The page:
The new seating sections in the northeast and southwest corners of the stadium will connect the upper concourse. Under the reconfiguration, some people's current seats are being eliminated, and they will have to choose new locations.
In addition to adding 700 seat licenses for purchase, Smolenski said the Eagles look forward to finally being able to accommodate people who want to change the location of their seats, and they hope to make at least a small dent in their 40,000-person, season-ticket waiting list. The Eagles formerly had five different pricing levels; they now will have eight. All lower-bowl seats will continue to have seat licenses.
"This is the most tickets we've made available since I've been here," said Smolenski, who came to the organization in 1998.
In a statement released by the team, Smolenski said:
"Over the years we have received a number of requests from our season-ticket members to purchase seat licenses, relocate their seats, or purchase additional tickets. By adding new seats to our stadium, there are opportunities to fulfill some of these requests. Our ticket office will be managing this process over the next few months and we will be fair and flexible throughout the process."
Smolenski said that although adding to the Linc's capacity and upgrading amenities, such as the new video scoreboards announced last week, "allows us to be in the conversation" for a future Super Bowl, the possibility of hosting that event was not the impetus for the renovations.
The league-mandated figure of 2,500 single-game tickets the Eagles offer is not expected to change.
Fans asked by the Daily News to email their reactions to the changes showed varied responses.
Mark Mansfield, who said he sits in the loge rows of section 233, is among the lucky 5 percent - his per-game cost will go down from $105 to $85. "Overall, I guess I cannot complain," he said.
Scott Levi said his family has had Eagles season tickets since they played at Franklin Field, and currently sits in section 121 - lower bowl, near midfield, visitors' side. At $130 a game, the cost "is approaching the point of giving up the seats," he said. "I think the price increase is ridiculous, but I can't blame the Eagles. They're just keeping pace to be [a future] Super Bowl host."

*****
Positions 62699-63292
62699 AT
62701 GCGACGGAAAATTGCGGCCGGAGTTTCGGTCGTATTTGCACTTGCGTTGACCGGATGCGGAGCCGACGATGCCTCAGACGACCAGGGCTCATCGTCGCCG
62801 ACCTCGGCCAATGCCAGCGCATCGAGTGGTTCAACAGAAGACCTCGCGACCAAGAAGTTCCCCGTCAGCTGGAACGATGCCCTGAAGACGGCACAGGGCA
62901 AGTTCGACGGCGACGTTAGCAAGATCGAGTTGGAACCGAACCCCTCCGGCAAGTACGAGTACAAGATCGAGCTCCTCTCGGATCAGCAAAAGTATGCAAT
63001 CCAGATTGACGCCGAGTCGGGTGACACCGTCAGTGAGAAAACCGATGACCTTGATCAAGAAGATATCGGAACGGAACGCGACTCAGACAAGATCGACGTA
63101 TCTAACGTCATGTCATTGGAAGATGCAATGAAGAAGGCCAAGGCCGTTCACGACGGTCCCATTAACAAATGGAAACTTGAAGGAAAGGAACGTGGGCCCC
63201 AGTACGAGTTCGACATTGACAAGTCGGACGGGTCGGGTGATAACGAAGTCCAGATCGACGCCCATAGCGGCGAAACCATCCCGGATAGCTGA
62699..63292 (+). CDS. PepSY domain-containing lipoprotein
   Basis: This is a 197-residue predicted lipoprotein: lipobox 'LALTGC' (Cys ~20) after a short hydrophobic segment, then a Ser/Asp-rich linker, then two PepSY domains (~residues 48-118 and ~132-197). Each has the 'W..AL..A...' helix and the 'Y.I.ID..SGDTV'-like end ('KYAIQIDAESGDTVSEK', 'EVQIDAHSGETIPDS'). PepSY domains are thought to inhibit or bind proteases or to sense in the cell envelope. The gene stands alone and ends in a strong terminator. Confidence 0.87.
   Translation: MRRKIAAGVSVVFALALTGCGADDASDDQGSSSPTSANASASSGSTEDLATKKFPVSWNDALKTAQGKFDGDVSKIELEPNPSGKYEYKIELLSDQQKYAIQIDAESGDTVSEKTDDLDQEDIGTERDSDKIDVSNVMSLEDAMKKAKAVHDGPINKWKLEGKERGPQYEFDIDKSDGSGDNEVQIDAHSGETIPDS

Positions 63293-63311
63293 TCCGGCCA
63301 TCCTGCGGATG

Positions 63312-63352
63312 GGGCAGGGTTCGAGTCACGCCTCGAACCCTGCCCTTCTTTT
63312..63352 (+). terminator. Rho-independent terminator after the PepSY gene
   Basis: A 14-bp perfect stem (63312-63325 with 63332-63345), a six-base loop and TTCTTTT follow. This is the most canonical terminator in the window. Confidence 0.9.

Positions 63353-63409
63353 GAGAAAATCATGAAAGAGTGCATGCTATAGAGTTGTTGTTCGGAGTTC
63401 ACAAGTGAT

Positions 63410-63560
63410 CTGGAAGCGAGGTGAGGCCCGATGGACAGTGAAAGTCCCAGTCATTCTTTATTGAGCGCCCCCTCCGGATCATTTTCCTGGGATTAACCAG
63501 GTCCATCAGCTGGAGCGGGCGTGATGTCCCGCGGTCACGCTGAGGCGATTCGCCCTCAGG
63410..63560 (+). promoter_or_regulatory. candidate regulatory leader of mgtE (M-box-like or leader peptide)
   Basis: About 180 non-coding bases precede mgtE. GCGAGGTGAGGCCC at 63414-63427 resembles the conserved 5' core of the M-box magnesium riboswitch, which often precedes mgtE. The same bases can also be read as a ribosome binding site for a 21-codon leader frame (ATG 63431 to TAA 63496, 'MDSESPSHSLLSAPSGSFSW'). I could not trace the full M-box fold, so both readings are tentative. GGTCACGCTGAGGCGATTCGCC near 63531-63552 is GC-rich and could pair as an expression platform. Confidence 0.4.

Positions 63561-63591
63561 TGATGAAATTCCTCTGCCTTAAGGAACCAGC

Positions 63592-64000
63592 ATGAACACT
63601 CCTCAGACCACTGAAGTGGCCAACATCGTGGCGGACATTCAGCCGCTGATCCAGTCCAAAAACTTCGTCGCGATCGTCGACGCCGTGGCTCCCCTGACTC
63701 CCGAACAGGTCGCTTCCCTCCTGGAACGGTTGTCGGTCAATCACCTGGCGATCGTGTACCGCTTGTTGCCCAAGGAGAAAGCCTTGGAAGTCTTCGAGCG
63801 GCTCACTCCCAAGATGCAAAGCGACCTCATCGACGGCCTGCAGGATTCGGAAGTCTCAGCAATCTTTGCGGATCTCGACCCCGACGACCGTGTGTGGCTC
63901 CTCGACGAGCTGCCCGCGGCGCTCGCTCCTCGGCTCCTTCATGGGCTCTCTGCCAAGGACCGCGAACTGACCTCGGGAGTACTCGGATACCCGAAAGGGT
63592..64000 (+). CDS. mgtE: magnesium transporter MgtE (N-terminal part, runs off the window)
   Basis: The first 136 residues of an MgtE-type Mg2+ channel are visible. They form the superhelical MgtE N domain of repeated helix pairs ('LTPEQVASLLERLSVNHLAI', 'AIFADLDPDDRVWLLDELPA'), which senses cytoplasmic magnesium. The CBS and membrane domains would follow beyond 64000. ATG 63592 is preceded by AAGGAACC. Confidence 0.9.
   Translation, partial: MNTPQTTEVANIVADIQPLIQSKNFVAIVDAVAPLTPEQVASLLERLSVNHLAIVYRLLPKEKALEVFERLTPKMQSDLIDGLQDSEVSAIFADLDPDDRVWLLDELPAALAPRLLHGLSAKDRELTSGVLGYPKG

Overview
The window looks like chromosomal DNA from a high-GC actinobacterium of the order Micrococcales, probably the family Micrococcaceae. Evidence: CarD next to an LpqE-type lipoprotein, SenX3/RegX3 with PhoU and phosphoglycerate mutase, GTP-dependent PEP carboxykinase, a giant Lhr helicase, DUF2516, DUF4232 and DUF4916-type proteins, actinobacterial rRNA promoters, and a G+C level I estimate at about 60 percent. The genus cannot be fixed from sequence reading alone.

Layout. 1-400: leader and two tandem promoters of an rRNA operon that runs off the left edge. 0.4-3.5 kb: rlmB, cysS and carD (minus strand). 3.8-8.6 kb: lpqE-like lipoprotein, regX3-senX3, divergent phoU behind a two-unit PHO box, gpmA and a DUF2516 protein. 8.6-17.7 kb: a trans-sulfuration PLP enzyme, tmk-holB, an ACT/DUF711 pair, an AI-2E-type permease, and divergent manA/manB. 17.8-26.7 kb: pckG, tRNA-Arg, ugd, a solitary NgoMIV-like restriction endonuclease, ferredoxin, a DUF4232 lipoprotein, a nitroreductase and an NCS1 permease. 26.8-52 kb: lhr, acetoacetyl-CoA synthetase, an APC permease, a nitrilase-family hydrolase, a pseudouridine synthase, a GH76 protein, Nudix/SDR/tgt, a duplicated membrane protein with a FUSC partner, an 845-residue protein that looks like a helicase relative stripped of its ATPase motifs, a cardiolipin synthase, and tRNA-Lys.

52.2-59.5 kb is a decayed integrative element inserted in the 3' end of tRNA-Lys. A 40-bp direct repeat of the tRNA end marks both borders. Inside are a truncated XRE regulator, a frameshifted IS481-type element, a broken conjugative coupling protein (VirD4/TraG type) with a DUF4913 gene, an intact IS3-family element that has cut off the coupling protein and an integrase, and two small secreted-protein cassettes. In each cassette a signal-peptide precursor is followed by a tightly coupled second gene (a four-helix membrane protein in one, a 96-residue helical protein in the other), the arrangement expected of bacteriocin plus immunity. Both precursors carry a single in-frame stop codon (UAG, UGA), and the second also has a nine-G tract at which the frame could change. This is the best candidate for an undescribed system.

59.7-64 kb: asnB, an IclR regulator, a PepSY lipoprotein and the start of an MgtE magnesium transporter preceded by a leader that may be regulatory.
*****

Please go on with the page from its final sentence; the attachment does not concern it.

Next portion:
Ryan Silverman said his seats in section 103 - lower bowl, near the 30-yard line on the home side - were among the ones that went up last year, as well, and are getting a hefty bump this year, from $105 a game to $130.
"I typically do not have issue with the policies and procedures of the Eagles, unlike most of the general public, who picks on them whenever they can," Silverman said. "I am one of the few who appreciates them putting a competitive product on the field year after year and trying to win. I did not even flinch when after a terrible 2012 season they raised prices to $105 a ticket in my section. But the following year to then increase our tickets by over 20 percent a ticket and then try to justify it by saying we are still the lowest average ticket in the NFC [East] is a bit much. Of course you are going to be the lowest-priced ticket in the NFC East, you are going up against New York, Washington and the Jerry Dome. I am still and always will be loyal, but to put forth this kind of increase is unprecedented and unnecessary. Where will it ever stop?"
Kevin Deschinat, in the loge rows of section 241, also is among the fans whose price will go down from $105 to $85. "So personally, I'm stoked about it, but I understand I'm in the extreme minority," Deschinat said. "The renovations are nice, and I can see from a financial standpoint how/why ticket prices are changing."
On Twitter: @LesBowen